2. Whenever any data changes in Firestore, it is both persisted in replicated storage and transactionally sent to a server responsible for managing a commit-time-ordered Changelog of updates. This is the starting point for the real time query processing.
  3. Each change is then fanned out from the ChangeLog to a pool of Subscription Handlers.
  4. These handlers check which active real time queries match a specific data change, and in the case of a match (in the example above, whenever there is a change to the “cities/SF” document) forward the data to the Frontend and in turn to the SDK and the user’s application.

A key part of Firestore’s scalability is the fan-out from the Changelog to the SubscriptionHandler to the Frontends. This allows a single data change to be propagated efficiently to serve millions of real time queries and connected users. High availability is achieved by running many replicas of all these components across multiple zones (or multiple regions in the case of a multi-region deployment).

Previously, the changelogs were managed by a single backend server for each Firestore database. This meant that the maximum write throughput for Firestore Native was limited to what could be processed by one server.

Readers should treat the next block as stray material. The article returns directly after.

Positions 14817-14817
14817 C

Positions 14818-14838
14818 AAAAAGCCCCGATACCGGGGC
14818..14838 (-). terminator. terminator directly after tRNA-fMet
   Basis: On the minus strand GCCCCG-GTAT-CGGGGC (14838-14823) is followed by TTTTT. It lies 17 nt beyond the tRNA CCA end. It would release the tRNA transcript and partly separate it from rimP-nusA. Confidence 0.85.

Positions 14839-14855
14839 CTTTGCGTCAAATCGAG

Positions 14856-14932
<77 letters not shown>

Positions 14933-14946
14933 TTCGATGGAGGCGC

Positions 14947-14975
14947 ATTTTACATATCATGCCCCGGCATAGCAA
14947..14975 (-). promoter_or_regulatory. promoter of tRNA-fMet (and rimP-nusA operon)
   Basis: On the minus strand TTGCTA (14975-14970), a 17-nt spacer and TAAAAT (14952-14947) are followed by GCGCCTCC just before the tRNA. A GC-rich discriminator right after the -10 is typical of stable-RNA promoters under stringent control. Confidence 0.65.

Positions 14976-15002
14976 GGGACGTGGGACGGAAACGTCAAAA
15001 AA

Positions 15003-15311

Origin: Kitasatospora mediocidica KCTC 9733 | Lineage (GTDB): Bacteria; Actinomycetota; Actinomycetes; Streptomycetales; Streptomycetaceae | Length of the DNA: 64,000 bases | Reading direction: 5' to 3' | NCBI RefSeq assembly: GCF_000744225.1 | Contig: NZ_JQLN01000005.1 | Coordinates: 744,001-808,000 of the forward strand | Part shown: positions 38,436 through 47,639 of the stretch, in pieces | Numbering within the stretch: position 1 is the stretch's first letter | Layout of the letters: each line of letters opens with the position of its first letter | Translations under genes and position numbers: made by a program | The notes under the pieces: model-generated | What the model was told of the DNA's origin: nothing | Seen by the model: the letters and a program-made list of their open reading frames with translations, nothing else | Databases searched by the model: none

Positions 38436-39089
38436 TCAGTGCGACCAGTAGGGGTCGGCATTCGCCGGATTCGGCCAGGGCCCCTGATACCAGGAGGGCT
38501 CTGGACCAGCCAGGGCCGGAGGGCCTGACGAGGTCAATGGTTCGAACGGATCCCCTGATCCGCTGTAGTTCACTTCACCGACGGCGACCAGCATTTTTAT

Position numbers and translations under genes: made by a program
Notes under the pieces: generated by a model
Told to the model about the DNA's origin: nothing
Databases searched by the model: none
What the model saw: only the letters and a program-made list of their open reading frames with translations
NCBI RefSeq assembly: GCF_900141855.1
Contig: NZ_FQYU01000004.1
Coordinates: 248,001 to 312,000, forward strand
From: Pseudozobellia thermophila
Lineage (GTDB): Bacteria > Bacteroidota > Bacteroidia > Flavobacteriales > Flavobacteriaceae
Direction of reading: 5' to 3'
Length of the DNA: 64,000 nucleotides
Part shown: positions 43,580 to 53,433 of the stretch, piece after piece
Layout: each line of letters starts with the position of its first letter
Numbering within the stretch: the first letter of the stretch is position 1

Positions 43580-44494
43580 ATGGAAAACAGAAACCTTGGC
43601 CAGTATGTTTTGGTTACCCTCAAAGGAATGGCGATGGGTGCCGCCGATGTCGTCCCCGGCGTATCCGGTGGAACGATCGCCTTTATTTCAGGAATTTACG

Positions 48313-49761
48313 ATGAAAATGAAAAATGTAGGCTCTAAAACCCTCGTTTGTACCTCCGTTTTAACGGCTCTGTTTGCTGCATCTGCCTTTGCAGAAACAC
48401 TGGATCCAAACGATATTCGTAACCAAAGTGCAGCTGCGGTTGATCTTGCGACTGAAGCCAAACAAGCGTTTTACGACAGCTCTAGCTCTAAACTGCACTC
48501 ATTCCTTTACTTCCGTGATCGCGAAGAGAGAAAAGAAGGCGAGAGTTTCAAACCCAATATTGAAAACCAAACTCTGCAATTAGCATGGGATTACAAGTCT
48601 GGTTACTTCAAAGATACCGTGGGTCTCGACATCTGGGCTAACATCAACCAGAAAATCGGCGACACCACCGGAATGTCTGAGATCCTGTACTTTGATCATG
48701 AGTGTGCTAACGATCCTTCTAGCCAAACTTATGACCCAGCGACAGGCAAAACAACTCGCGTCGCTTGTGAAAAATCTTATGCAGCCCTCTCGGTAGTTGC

The big change coming with this update to Firestore is that the changelog servers now automatically scale horizontally depending on write traffic. As the write rate for a database increases beyond what a single server can handle, the changelog will be split across multiple servers, and the query processing will consume data from multiple sources instead of one. This is all done transparently by the backend systems when it is needed and there is no need for any application changes to take advantage of this improvement.

Best practices when using Firestore at high scale

While this improvement to Firestore makes it easy to create very scalable applications, consider these best practices when designing your application to ensure that it will run optimally.

Control traffic to avoid hotspots

Both Firestore’s storage layer and changelogs have automatic load splitting functionality. This means that when the traffic increases, it will automatically be distributed across more servers. However, the system may take some time to react and typical split operations can take a few minutes to take effect.